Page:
Read a bit of file here, seek, seek, seeeeeeeeeeek, read a bit of file over here, seeek, seeeeeeek, seeeeeeeek, repeat.

:)


By Zan Lynx at Wed, 2007/01/24 - 6:00am

In my experience it's often the opposite of what you state (1 transfers at X MB/s, 2 at 1.5 X MB/s which often confuses me, though at some point adding more does cause it to go slower), though I think that a configuration option (probably would have to be in Konqueror, with the options based on the kio-slave) to say the number of concurrent transfers before queuing up new ones (with an option to allow 'infinite')


By Corbin at Thu, 2007/01/25 - 6:00am

you are wrong. although the elevator algorithm is rather good, you will still loose a lot of performance when copying two sequential files. reason being that for a single sequential file copy there is no seek time at all and the seek time is significantly larger than the time it takes to read a whole cylinder (ie. multiple sectors).

this problem becomes more significant as hdd size increases.


By Anonymous at Wed, 2007/01/24 - 6:00am

with a modern (>2.6.18) linux kernel and using the (default) CFQ scheduler, the performance difference will be very small (eg a few % max). so, not to worry about.


By superstoned at Wed, 2007/01/24 - 6:00am

Can you expand on this? I don't really know how CFQ works, but, the "Fair" in its name makes me think that it would not be the best choice for this scenario. Basically, we have two large tasks, with a very high switching cost between the two. To optimize performance, we should minimize the number of switches, that is serving each task for a very long time interval before switching to the other (the best being serving one task until it is completely finished and then going to the other). This does not sound "Fair", to me.


By giu73 at Wed, 2007/01/24 - 6:00am

but it is what CFQ does, both ensuring task interactivity AND increasing throughput. compared to the previous kernel scheduler, cfq uses longer timeslices, but has some logic to ensure reads don't slow down, and there are maximum waits for apps who want to read and write data.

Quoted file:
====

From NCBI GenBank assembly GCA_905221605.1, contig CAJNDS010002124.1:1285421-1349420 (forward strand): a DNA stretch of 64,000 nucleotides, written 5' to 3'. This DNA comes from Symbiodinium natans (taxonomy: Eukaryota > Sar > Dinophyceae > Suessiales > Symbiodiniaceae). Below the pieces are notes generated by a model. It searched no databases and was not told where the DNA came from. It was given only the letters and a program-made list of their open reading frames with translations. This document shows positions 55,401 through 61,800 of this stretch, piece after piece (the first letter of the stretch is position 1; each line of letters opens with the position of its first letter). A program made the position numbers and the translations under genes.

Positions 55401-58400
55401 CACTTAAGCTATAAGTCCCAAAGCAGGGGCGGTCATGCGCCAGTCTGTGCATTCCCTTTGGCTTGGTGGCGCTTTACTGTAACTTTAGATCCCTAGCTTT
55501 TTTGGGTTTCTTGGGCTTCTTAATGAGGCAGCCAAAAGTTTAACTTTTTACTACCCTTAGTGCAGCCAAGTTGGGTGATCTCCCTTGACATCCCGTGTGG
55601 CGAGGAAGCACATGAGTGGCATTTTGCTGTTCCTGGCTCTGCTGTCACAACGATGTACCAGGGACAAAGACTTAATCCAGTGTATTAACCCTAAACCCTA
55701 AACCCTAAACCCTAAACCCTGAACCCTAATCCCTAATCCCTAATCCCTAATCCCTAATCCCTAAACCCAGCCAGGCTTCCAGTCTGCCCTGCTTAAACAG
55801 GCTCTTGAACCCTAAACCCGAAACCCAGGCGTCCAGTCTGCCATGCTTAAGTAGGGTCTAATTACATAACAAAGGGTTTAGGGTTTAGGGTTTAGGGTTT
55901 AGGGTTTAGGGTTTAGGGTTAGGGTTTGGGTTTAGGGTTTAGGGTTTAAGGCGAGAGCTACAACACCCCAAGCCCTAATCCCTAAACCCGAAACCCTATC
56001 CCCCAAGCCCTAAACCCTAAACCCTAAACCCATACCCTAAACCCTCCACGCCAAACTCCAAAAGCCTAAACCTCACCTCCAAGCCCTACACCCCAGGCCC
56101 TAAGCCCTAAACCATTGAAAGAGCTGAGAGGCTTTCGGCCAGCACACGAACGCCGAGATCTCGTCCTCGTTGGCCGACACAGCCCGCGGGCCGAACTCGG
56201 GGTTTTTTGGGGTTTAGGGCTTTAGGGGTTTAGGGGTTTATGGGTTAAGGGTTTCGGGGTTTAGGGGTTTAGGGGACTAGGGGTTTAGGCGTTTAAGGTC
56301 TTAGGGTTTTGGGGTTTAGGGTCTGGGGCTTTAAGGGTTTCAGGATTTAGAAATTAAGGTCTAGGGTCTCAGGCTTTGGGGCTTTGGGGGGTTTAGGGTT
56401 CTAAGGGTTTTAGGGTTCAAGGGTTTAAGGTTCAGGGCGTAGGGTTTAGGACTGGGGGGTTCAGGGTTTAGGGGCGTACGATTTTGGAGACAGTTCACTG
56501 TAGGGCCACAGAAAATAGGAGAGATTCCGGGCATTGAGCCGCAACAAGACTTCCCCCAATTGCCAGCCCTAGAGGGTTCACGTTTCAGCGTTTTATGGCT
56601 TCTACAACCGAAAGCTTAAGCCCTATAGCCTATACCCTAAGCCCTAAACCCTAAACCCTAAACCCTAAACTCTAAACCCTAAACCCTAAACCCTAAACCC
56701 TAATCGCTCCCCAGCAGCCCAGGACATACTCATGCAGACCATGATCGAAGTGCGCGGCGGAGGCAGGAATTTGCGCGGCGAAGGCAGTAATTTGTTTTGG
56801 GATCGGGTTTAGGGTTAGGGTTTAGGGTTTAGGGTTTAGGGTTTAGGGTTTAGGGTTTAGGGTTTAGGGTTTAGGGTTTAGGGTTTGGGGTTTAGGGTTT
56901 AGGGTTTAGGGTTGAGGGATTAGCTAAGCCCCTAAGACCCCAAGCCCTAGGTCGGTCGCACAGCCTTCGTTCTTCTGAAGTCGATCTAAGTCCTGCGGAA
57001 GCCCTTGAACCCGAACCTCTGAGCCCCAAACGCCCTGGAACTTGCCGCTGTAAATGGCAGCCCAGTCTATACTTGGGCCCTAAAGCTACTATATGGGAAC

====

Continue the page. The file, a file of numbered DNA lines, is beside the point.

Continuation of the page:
By superstoned at Wed, 2007/01/24 - 6:00am

If your system becomes really slow with copying files, verify whether you have DMA enabled. The Linux kernel does a decent job of scheduelling IO.

In fact, once I had to copy a lot of files in Windows and back in Linux. Windows Explorer and IE froze while copying, and the disk made a lot of noice. Linux was very quiet, and only showed short disk activity after 5 files (~30MB). Copying the files took 3 times longer in Windows because it used the disk very inefficiently.


By Diederik van de... at Wed, 2007/01/24 - 6:00am

Yet another example of inefficient M$ products :)


By riddle at Sat, 2007/09/08 - 5:00am

It'd be great if the taskbar were updated to take advantage of this so that each application could display at least one progress bar there, and maybe a mouseover would show you all of the progress bars for that application, as well as let you select the the one to be always displayed.

While I'm asking, it'd be nice to see progress bars in the tab bar for every page that is loading :)


By Luke at Wed, 2007/01/24 - 6:00am

Agreed. That would make perfect sense. Something like this?
https://addons.mozilla.org/en-US/firefox/images/preview/1122/3


By riddle at Fri, 2007/09/21 - 5:00am

Hi,

I just want to thank you all your feedback. I am really glad to see people in general like what is going on at KDE trunk, and for KDE 4 series in general.

* The plasmoid is the idea. When plasmoids specification are available, I'd like to write some kind of plasmoid for this, or maybe move what I have right now there, we will see. But I think you can bet for a plasmoid about jobs.

* The queuing. Well, it can be implemented in the kuiserver, and I really think it would make sense here. I think it is really possible, and that I'm going to improve it to let you have an option for "Queue transfer jobs as they arrive", with the possibility to "Resume" the one that you want if you want to have some jobs on parallel.

I really appreciate all your opinions and ideas.

Thank you all again,
Rafael Fernández López.


By Rafael Fernánde... at Wed, 2007/01/24 - 6:00am

Hi Rafael,

First of all, THANKS. You're doing an awesome job of an already nice idea and I'm highly looking forward to seeing your work make my life with the KDE desktop (even) easier. :)

Speaking of optionally queueing tasks: shouldn't that be based on the *ressource* being used, where ressource would be 'disk I/O' or 'network I/O' and such? Sometimes it makes sense to download as much as half a dozen things at the same time, while moving no more than one local file at once. Well, hope I'm not talking out of my ass anyway...

Thanks again!


By A.C. at Wed, 2007/01/24 - 6:00am